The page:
Jasper Johns: Something Resembling Truth is my pick for Spring Break in L.A. this year. The exhibition opened last month at The Broad in downtown L.A. with rave reviews and I’m sure it will make more than a few critics’ Top 10 lists for 2018. You can purchase tickets online but don’t delay. Tickets are selling out quickly and the exhibition is only on view through May 13. Here are 5 reasons why Jasper Johns is a must-see exhibition.
1. Jasper Johns is one of the greatest American artists. In the 1950’s, Johns’ paintings of the American flag captured the art world’s attention and the rest is history. Through his groundbreaking appropriation of popular symbols like the flag, Johns “charted a radical new course” in 20th Century art which at the time was dominated by Abstract Expressionism.
2. It’s a rare opportunity to see over 120 of John’s most significant works at once. Almost all of them are on loan from art institutions across the globe–from MOMA in New York to The Tate in London–and they rarely travel. This comprehensive survey spans Johns’ impressive 60-year career including more recent works. Johns continues to work in his Connecticut studio at the age of 87.
3. More than a flag. The exhibition begins with a gallery devoted solely to Johns’ American flag paintings. Stepping into this gallery, the complexity of Johns’ creative vocabulary is striking. You’ll see his iconic red, white, and blue paintings of the American flag; and other lesser known flag paintings in unexpected colors like grey, orange, and green. Be sure to read the label to learn how one painting (below left) creates an optical illusion.
As you continue on, you’ll encounter Johns’ treatment of other familiar motifs including numbers, letters, maps, and targets. In his exploration of everyday things that are, in his own words, “seen but not looked at,” Johns’ shifts our focus in a way that makes the familiar, unfamiliar.
4. It’s all in the details. Chances are you’ve seen lots of reproductions of Johns’ paintings in books and online, but there’s no substitute for seeing them up close and in person. Digital images can’t come close to representing the vibrancy and edgy texture of his paintings. Johns creates these dramatic textures through his unique application of heated beeswax (a process called encaustic).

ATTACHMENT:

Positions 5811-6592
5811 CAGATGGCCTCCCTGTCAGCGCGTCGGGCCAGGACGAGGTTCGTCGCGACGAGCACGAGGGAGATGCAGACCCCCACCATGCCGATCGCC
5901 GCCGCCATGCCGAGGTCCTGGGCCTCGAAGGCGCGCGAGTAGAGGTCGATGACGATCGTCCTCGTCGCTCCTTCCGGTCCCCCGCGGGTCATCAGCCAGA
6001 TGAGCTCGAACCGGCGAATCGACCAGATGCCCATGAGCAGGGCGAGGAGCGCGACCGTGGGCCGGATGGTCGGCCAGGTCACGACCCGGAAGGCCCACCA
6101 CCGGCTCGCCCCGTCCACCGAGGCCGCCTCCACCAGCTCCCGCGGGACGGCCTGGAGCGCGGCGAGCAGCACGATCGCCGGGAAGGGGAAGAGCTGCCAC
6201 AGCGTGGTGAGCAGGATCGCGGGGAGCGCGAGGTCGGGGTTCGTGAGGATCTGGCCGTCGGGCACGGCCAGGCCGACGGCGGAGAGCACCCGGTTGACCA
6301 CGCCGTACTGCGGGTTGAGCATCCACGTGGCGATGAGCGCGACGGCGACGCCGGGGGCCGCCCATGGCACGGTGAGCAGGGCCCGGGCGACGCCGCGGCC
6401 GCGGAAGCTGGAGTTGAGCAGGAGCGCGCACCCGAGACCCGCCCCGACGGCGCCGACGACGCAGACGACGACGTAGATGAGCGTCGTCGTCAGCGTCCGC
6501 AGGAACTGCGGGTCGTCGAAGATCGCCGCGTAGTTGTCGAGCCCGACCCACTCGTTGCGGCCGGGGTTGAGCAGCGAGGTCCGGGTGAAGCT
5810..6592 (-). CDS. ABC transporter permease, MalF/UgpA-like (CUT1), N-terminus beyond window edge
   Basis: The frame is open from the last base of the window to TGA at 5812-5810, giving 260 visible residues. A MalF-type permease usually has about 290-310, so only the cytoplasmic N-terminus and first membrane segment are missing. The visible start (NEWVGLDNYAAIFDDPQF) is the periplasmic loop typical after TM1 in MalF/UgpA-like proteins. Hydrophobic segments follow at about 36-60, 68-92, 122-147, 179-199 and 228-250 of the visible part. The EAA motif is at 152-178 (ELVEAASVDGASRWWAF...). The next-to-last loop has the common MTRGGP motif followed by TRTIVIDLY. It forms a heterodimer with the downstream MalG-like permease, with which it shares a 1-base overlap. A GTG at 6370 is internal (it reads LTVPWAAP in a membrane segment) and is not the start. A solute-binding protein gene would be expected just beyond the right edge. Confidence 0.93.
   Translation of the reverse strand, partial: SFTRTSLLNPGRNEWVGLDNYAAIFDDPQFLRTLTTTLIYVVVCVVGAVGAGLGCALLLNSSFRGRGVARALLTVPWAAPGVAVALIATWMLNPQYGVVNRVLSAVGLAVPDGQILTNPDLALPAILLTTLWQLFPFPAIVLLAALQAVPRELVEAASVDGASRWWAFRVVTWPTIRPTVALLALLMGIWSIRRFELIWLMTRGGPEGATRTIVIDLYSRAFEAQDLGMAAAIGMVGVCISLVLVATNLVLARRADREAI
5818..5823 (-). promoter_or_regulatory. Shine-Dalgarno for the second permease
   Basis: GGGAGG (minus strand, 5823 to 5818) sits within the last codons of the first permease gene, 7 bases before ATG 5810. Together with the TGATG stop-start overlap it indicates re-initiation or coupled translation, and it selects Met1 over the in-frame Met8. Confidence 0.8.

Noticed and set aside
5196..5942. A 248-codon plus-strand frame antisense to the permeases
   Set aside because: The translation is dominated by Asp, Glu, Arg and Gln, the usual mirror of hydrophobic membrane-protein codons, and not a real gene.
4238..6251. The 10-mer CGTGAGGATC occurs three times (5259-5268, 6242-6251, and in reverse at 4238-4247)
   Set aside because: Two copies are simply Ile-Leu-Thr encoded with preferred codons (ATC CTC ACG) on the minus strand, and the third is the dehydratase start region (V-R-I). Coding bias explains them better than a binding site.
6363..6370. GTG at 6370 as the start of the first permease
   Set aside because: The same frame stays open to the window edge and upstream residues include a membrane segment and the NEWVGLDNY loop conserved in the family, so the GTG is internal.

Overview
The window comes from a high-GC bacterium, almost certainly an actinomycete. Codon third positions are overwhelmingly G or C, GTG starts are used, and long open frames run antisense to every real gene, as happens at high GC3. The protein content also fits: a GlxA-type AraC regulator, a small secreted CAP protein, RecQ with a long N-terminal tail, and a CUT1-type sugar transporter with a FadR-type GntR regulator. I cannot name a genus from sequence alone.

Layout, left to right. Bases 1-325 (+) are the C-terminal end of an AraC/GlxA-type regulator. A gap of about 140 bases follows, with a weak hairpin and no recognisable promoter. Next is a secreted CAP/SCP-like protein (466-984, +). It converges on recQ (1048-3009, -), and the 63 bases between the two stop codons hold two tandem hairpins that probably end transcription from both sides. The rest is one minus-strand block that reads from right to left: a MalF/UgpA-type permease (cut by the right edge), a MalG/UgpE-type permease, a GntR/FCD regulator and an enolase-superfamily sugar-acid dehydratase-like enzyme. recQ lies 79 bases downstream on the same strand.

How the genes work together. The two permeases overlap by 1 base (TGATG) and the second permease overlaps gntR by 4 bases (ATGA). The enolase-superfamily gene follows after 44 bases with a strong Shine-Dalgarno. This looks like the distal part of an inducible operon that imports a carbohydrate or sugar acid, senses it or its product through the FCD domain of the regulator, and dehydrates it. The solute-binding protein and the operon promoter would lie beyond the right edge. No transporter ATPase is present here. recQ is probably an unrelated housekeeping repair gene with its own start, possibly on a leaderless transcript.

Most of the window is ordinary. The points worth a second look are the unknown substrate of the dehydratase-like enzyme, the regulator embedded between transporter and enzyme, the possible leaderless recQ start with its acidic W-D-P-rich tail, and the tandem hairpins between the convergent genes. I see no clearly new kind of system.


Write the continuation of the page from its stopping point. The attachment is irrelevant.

A close look at a target painting reveals there is more than paint and encaustic on the canvas. There are actually layers of torn pieces of what looks like newspaper throughout the piece. Johns is known for incorporating found-material objects in his work, and in doing so, he blurs distinctions between sculpture and painting.
5. You’ll get schooled and I mean that in the best way possible. Not only will you get a deeper understanding of Johns’ remarkable contribution to American art history, you’ll also gain a greater appreciation for how Johns and his peers (most notably Robert Rauschenberg) influenced one another’s work. So get your tickets now for this unforgettable art experience at The Broad.
See you in the galleries!
Images: Jasper Johns, Three Flags, 1958. Encaustic on canvas. Whitney Museum of American Art, New York City. Jasper Johns, Green Angel,1990. Encaustic and sand on canvas. Collection Walker Art Center, Minneapolis. Jasper Johns, Target (detail),1961. Encaustic and collage on canvas.The Art Institute of Chicago. All photos by Rowanne Henry, 2018.